In the minutes after knocking a cyclist from his bicycle, Timothy Scollary stood next to his car, held his mobile phone and faced a choice.
He could have checked on Michael Grinter, who was fatally injured and laying nearby, but didn't. He didn't call for an ambulance either. Instead Scollary called his sister.
Later, police discovered, he also sent his sister a series of text messages: "Call me now" and then "Urgent now." Then, 18 minutes later: "I have killed a cyclist" and "A very good lawyer would be handy."
Another 10 minutes later Scollary, who had been drinking before the collision, texted: "Real reality is the .005 level."
Scollary at no stage called triple zero after he knocked Mr Grinter from his bike on Fogartys Gap Road in Ravenswood South on December 4 last year, the County Court heard on Tuesday.
Instead, his sister called for an ambulance when the siblings spoke on the phone, and other drivers who stopped went to Mr Grinter's aid. Two women performed CPR but the 65-year-old died at the scene.
While motorists were attending to Mr Grinter, Scollary was on the phone and was overheard saying: "I'll be in jail ... I've had a few."
That forecast proved true on Tuesday as judge Trevor Wraight jailed Scollary, 65, for three years after he pleaded guilty to dangerous driving causing death, failing to render assistance and failing a blood alcohol test. He recorded a blood alcohol reading of .067 in the hours after the crash.
Judge Wraight accepted Scollary would have panicked after the crash but found the driver was able to make a rational decision to call his sister, and appeared to be more concerned for himself than for the cyclist.
"In this instance it seems inexplicable that you were aware of the fact that you had struck a cyclist and would have been well aware that he would have could be seriously injured, however you did not approach him to ascertain the situation or offer assistance," he told Scollary.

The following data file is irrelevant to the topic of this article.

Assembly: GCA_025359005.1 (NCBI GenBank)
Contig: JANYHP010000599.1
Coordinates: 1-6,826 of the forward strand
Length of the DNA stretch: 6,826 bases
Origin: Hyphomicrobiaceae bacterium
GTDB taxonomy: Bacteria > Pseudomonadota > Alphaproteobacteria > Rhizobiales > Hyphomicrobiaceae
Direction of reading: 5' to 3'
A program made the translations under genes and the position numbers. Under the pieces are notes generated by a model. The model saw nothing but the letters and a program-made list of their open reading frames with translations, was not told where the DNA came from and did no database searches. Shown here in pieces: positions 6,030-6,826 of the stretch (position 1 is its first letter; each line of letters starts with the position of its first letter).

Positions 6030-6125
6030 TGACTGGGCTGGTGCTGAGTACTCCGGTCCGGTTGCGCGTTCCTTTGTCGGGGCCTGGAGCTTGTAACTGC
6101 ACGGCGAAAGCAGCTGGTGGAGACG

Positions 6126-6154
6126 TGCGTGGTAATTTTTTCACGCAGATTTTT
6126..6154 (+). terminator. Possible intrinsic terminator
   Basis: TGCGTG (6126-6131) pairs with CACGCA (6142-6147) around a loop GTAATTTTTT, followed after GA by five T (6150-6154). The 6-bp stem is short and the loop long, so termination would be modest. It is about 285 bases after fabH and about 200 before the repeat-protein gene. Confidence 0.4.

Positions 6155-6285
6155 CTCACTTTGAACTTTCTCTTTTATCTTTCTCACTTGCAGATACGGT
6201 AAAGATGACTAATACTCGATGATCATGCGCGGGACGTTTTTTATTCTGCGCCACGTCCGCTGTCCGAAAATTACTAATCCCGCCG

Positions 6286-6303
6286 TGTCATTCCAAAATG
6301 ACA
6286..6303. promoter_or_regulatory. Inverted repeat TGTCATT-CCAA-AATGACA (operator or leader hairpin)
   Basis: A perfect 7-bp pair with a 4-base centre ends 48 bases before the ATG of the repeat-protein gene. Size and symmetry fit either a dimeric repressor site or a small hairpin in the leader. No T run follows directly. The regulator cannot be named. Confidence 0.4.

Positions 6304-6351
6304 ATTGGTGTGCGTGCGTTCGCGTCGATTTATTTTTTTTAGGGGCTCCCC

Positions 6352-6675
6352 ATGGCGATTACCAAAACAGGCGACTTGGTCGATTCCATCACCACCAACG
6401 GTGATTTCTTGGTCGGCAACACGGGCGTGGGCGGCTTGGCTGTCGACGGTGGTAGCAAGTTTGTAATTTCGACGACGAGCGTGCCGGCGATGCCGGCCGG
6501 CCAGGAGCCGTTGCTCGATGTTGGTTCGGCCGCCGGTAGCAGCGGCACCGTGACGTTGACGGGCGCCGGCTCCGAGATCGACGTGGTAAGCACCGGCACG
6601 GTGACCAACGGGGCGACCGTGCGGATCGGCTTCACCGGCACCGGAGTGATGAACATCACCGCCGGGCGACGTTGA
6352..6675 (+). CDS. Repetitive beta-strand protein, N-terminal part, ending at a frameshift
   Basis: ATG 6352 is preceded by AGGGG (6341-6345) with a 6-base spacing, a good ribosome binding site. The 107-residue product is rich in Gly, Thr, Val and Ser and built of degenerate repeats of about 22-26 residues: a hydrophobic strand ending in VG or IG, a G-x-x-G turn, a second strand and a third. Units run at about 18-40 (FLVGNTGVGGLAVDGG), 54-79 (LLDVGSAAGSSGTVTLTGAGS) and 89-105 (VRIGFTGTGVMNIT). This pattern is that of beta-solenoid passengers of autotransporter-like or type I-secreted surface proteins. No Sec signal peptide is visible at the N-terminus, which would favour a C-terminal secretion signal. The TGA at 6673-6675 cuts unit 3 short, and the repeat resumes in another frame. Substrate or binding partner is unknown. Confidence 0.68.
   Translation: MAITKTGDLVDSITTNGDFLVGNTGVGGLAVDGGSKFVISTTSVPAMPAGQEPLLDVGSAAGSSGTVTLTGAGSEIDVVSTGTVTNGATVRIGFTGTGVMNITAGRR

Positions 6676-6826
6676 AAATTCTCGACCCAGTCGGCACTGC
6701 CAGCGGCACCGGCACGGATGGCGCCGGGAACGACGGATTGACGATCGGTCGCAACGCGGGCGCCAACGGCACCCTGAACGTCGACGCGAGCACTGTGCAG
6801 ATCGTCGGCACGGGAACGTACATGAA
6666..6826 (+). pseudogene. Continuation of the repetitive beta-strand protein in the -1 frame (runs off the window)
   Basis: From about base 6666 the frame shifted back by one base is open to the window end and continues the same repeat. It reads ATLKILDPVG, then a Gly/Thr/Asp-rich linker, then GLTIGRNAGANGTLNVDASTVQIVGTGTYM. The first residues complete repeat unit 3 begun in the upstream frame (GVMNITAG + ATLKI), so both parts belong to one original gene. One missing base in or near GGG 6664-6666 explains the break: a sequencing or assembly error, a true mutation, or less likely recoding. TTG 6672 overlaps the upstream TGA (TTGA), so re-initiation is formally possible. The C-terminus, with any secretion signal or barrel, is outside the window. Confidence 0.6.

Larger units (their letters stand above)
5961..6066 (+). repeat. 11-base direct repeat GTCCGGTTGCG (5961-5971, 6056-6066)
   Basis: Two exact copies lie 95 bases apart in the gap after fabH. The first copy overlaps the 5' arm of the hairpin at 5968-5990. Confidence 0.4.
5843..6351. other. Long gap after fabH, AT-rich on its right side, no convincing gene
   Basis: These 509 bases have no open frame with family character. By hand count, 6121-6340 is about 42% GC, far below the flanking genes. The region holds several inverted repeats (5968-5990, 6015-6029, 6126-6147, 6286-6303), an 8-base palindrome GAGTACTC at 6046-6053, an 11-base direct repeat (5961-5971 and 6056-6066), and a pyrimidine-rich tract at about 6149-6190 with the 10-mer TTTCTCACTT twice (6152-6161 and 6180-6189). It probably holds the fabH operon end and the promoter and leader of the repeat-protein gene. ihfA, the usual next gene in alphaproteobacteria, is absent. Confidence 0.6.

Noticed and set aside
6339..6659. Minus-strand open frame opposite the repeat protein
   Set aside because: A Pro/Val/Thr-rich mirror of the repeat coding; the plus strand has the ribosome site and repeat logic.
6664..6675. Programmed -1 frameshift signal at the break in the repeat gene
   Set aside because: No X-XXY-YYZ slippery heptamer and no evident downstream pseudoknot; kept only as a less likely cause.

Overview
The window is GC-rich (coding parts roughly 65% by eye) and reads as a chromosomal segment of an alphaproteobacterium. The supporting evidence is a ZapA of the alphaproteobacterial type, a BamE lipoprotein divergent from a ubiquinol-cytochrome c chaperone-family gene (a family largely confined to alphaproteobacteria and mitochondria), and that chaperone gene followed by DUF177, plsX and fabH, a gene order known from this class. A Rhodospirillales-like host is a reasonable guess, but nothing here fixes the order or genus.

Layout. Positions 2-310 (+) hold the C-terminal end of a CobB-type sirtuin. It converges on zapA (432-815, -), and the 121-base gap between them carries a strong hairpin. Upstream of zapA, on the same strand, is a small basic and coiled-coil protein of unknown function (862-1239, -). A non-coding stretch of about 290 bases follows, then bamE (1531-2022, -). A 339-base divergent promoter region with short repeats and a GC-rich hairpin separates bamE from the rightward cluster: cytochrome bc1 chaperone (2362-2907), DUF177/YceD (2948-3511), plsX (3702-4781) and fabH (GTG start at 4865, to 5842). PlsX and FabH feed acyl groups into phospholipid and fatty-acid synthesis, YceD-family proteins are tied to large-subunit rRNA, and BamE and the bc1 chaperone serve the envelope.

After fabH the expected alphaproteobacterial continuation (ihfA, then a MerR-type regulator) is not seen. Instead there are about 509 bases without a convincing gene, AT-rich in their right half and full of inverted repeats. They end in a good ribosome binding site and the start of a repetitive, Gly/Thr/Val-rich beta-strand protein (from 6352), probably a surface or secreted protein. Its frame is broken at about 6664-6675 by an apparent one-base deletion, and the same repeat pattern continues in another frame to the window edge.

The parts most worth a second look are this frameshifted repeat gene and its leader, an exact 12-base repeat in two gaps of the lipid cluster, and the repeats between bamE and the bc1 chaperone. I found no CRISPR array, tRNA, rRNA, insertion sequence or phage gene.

"More disturbingly, you did not immediately call triple zero for assistance and some 10 to 15 minutes passed before another person attended to Mr Grinter."
As drivers stopped and asked if Scollary was OK, he told them police had been called, the court heard. But he told one: "F--- off, I've called my sister, he's dead."
Scollary drank two glasses of wine at a lunch with his sister and their elderly mother that afternoon and was returning to Melbourne, near the entrance to the Calder Freeway, when he veered to the left on a crest and hit Mr Grinter's bicycle from behind at about 6.30pm.
Mr Grinter, a renowned flute maker and keen road cyclist, was wearing lycra and a helmet. Judge Wraight said Mr Grinter's family had told the court the father of two was a loved and respected man who would be greatly missed.
Police believe Scollary was driving at between 76km/h and 87km/h in a 100km/h zone and veered too far to the left of the road in the moments before the collision. Judge Wraight said it was more likely Scollary's loss of concentration rather than the effect of the alcohol that caused the crash.
"What is clear is that you lost concentration for a period of time long enough to allow you to drift into the far left position as described when you struck Mr Grinter," the judge told him.
Scollary used to drive a taxi and once left a passenger who fell after they had a dispute over a fare, the court heard.
But Judge Wraight accepted he was remorseful and empathetic towards Mr Grinter's family and had insight into his "terrible mistake".
Scollary had been involved in several business ventures through his working life, including operating the taxi with friends and financing a wildlife photography book.
He now has prostate cancer and must spend 18 months in prison before he is eligible for parole. He was disqualified from driving for eight years.
"The tragedy of this accident is a reminder that a driver must remain alert at all times on roads such as this," Judge Wraight said.
- The Age
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